Beaminster’s World War 1, Home and Away: Lest we Forget

A superb exhibition is now on at Beaminster Museum reflecting the First World War, both on the battle front and how it affected the families in the local area left at home. When you enter the exhibition you will be greeted by a recruiting desk complete with union flag and recruitment documentation so you can see how this process was achieved.  You are invited to add to the memorial board where visitors can put their memories, thoughts, stories and, if you wish, copies of photographs of loved ones which will help bring the exhibition more to life on a personal basis.

WW1volunteersMuseum volunteers preparing the exhibition

Part of the exhibition is devoted to the families of Beaminster and the local villages who had to cope under very difficult circumstances here at home. It shows many of the activities the women carried out to support our troops by fund raising, knitting, Women’s Land Army, Red Cross service and other voluntary aid work. Coupled with this, domestic home life is portrayed with the one scene of a mother standing with her son at the dining table and a picture of her husband on the wall, whilst another reveals a woman who has just received the dreaded telegram in her hand bearing news.

The Museum is most fortunate to have copies of some of the late Dr Lake’s war paintings which were shown on the television programme The Antiques Roadshow recently. There is also a re-creation of a First World War trench accompanied by the officers’ dugout complete with its ‘war furnishings’ and a depiction of part of a military hospital with a figure of a nurse attending to a patient on a bed.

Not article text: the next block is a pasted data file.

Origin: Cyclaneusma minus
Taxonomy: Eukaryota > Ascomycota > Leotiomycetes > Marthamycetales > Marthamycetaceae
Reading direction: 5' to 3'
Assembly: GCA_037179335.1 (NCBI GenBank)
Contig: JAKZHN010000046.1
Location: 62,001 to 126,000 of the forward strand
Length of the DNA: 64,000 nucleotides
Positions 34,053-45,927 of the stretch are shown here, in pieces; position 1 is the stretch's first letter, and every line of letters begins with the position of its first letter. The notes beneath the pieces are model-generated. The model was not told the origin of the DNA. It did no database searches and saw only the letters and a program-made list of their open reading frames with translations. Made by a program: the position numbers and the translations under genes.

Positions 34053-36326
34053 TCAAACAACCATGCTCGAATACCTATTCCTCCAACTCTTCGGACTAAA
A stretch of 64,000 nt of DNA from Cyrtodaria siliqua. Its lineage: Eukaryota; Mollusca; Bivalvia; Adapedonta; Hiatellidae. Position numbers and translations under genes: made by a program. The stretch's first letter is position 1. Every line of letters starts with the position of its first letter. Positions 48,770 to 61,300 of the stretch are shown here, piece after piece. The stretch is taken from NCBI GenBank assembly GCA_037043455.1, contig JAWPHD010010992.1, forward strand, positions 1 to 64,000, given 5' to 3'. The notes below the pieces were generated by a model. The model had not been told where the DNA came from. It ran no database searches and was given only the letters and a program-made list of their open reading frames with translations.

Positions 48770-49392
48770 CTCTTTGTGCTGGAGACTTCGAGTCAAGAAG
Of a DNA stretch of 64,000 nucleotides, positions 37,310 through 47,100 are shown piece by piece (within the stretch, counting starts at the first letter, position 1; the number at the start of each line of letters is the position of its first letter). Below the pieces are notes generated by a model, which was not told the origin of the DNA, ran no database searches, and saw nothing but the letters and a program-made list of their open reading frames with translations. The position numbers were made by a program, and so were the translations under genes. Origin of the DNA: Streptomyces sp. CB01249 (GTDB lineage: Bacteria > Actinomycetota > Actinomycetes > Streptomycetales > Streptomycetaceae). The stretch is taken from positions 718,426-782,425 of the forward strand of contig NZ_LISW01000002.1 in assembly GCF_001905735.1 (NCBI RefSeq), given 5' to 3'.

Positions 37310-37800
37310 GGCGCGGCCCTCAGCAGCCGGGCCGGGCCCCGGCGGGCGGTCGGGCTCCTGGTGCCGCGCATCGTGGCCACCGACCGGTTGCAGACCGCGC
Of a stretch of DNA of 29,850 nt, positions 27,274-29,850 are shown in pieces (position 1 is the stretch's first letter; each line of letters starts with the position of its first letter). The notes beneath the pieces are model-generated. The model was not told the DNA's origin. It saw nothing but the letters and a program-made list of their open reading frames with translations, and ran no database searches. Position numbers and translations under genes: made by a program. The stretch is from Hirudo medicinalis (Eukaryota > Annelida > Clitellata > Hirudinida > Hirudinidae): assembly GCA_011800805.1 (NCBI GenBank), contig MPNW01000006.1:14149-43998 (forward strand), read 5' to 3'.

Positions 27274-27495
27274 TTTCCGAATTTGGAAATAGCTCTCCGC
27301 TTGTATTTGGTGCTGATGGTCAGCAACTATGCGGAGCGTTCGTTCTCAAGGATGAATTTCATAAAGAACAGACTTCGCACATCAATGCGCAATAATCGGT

There are many assorted pictures of military hospitals, groups of nurses and sadly some cemeteries for those who did not come home. Artefacts which have been generously loaned, given or found in the local area are also on display.

The most poignant and important part of the exhibition is devoted to showing pen pictures and photographs of the 156 men from Beaminster and the local area who gave their lives and whose names appear on the war memorials. There are books to look at which will enable visitors to expand the stories behind this.




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